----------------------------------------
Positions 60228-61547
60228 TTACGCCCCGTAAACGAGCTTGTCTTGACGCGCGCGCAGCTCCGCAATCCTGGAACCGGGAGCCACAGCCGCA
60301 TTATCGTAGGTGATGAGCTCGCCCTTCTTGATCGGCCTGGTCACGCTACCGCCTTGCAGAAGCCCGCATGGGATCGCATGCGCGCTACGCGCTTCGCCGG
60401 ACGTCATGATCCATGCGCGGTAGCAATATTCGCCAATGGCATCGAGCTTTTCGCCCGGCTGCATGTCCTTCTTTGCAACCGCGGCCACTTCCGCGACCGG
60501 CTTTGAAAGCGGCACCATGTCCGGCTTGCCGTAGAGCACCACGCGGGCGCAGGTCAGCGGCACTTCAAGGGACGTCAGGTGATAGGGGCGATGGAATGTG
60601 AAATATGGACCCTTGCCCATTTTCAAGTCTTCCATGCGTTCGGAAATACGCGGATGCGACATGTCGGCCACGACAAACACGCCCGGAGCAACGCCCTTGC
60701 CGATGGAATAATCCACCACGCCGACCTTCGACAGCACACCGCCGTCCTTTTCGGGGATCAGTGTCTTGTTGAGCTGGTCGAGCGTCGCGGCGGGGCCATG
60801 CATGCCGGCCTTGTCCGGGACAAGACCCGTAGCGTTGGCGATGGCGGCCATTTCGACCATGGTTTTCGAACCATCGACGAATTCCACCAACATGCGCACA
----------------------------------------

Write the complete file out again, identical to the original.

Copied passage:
Positions 60228-61547
60228 TTACGCCCCGTAAACGAGCTTGTCTTGACGCGCGCGCAGCTCCGCAATCCTGGAACCGGGAGCCACAGCCGCA
60301 TTATCGTAGGTGATGAGCTCGCCCTTCTTGATCGGCCTGGTCACGCTACCGCCTTGCAGAAGCCCGCATGGGATCGCATGCGCGCTACGCGCTTCGCCGG
60401 ACGTCATGATCCATGCGCGGTAGCAATATTCGCCAATGGCATCGAGCTTTTCGCCCGGCTGCATGTCCTTCTTTGCAACCGCGGCCACTTCCGCGACCGG
60501 CTTTGAAAGCGGCACCATGTCCGGCTTGCCGTAGAGCACCACGCGGGCGCAGGTCAGCGGCACTTCAAGGGACGTCAGGTGATAGGGGCGATGGAATGTG
60601 AAATATGGACCCTTGCCCATTTTCAAGTCTTCCATGCGTTCGGAAATACGCGGATGCGACATGTCGGCCACGACAAACACGCCCGGAGCAACGCCCTTGC
60701 CGATGGAATAATCCACCACGCCGACCTTCGACAGCACACCGCCGTCCTTTTCGGGGATCAGTGTCTTGTTGAGCTGGTCGAGCGTCGCGGCGGGGCCATG
60801 CATGCCGGCCTTGTCCGGGACAAGACCCGTAGCGTTGGCGATGGCGGCCATTTCGACCATGGTTTTCGAACCATCGACGAATTCCACCAACATGCGCACA